Out of the box, the Pixel 4A 5G comes with Android 11. Like all Pixel phones, it will be first in line for future Android updates, and it is guaranteed to get them for at least three years. Google’s take on Android is clean and simple compared to what other Android manufacturers like Samsung and LG do.

Google has also introduced a new battery-saver mode called “extreme battery saver.” The idea is if you need to go two or three days away from a charger, you can turn on this additional option. It turns off all but an approved list of apps you choose. I don’t know why Google couldn’t have made do by improving the standard battery saver mode, and in my time with the phone, I’ve found its battery life in normal mode to be plenty adequate anyway.

The customizations for the Pixel in Android 11 are fairly minor. Mainly, you’re just getting the experience Google intends to be common across all Android phones. Holding down the power button brings up a quick menu for Google Pay and smart home controls, and some chat apps can be put into floating bubbles that sit above your other apps. There’s a feature that turns your dock into a set of suggested apps, but it’s not especially helpful.

One of my favorite software updates is inside Google Photos. On some portrait photos, there is an option to move or change the intensity of a virtual light source to change the lighting on a face. It works much better than I expected.

The Recorder app has a little feature that lets you export short video clips that display the transcription along with the audio. It’s clever, but it’s also heavily branded with a logo for the Recorder app and the Pixel itself, so I don’t see myself ever using it.

Overall, I really like Google’s take on Android. It lacks some bells and whistles but makes up for that by being well-designed.

The regular and ultrawide cameras
The regular and ultrawide cameras.

Pixel 4A 5G cameras

The Pixel 4A 5G and Pixel 5 take photos that are as good as other Pixels, sharp and contrasty
The Pixel 4A 5G and Pixel 5 take photos that are as good as other Pixels, sharp and contrasty.
Pixels excel in low light conditions.
Pixels excel in low-light conditions.
The Pixel 4A 5G has an ultrawide camera instead of a telephoto
The Pixel 4A 5G has an ultrawide camera instead of a telephoto.

Despite being lower cost, the Pixel 4A 5G has the exact same camera system and features as the Pixel 5. There’s a main 12-megapixel sensor — the same that Google has been using since the Pixel 3 — and a new ultrawide sensor that replaces the telephoto from the Pixel 4. The selfie camera is 8 megapixels and sits inside a hole punch in the display.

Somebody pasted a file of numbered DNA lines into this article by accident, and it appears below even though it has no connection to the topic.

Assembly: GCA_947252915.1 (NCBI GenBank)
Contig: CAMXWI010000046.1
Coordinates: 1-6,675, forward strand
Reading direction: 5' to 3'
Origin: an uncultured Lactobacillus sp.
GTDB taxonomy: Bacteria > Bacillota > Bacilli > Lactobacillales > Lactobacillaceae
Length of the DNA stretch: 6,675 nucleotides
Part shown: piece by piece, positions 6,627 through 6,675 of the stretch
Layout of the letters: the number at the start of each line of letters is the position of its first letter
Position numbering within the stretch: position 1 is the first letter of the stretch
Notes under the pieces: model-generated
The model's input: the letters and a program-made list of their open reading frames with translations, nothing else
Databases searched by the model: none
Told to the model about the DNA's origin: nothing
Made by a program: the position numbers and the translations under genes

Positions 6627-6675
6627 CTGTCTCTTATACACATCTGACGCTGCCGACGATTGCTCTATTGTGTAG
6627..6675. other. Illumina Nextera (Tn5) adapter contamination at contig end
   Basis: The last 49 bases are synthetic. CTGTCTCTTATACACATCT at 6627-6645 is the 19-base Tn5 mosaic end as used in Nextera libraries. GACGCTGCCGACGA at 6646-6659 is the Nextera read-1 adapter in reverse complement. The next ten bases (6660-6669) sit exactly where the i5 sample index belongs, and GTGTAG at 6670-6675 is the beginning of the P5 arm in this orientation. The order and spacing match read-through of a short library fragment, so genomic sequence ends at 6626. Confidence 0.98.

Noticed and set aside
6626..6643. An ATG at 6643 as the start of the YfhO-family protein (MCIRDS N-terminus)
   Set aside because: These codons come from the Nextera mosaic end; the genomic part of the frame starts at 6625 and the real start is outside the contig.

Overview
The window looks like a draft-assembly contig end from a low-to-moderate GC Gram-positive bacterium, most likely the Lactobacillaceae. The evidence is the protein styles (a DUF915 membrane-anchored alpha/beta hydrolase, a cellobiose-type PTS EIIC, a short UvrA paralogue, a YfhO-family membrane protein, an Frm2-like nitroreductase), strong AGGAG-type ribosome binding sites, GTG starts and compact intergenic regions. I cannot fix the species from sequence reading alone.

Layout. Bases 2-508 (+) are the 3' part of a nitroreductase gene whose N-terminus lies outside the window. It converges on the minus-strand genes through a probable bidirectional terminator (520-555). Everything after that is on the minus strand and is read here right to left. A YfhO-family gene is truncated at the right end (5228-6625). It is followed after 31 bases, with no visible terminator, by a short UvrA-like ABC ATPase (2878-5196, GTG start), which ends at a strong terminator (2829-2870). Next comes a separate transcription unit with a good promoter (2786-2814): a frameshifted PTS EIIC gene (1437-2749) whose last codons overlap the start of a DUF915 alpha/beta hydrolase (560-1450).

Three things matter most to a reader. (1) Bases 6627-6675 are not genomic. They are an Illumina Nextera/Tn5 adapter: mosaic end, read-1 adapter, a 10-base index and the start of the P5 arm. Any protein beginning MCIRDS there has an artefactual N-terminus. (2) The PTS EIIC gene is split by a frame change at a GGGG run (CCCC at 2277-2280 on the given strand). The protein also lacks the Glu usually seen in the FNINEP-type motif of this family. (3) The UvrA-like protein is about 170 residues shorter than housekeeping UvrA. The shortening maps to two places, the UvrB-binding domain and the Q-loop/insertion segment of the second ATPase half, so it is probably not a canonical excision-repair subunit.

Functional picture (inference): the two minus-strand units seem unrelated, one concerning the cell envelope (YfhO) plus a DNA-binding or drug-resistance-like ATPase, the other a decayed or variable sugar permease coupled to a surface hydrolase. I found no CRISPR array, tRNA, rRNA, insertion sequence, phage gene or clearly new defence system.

Since the camera systems are the same, I’ll direct you to the Pixel 5 review for more in-depth analyses. Here, I’ll just give you the short version of my observations:

  • Photos out of the main camera are great, equal to other Pixel phones. I wish Google had pushed the state of the art more, but it’s still competitive with the best cameras on the market.
  • Night Sight is automatic now and also works with portrait photos. Both are excellent, but portrait shots in very dim light show the limits of what’s possible with this sensor.
  • The 16-megapixel ultrawide camera is much more fun to me than a short telephoto, but that does mean that zoomed-in shots aren’t quite what they could be. Quality on the ultrawide is on par or better than other ultrawides I’ve used.
  • Video quality is improved over earlier Pixels, but it still doesn’t quite rise to the challenge of beating an iPhone or the Galaxy Note 20 Ultra.
  • Google added some video stabilization options that are really helpful if you’re not very adept with a camera, and I found myself using them more than I expected to.

Overall, the Pixel 4A 5G’s camera is my favorite for photos on a smartphone, but a lot of that comes down to preferring the way Google processes images and how well the Pixel handles dark lighting conditions. That preference used to have a wide margin compared to competitors, but the gap has nearly closed, and Google has some work to do if it wants to keep ahead of the pack.

Bottom line for this $499 phone is that you’re getting a camera that’s head and shoulders above the other phones in this price tier.

There’s a hole punch for the selfie camera
There’s a hole punch for the selfie camera.

The Pixel 4A 5G is not an exciting phone. It doesn’t have the eye-poppingly low price of the standard Pixel 4A and it also lacks many of the features on more expensive phones. The list of things it lacks includes water resistance, wireless charging, a high refresh rate screen, and a top-tier processor. Many will look at that list and think none of those things are important. But all of them are nice, and it may be that at least one thing will be a deal-breaker.

If so, Google has the Pixel 5 for $699 with nearly all of those features (and the Verizon version doesn’t cost more). If the processor gives you pause (I don’t think it should), there are plenty of Android phones and of course the iPhone to consider. At $349, the regular Pixel 4A is easy to recommend. At $499, the Pixel 4A 5G requires a bit more comparison shopping.

As with all Pixels, the 4A 5G’s strengths are hard to put on a spec sheet. It’s more unassuming than other Android phones, but its software is also more elegant and easier to use — and of course, the camera is almost surely better than the direct competition. It won’t turn heads, but the Pixel 4A 5G won’t let you down, either.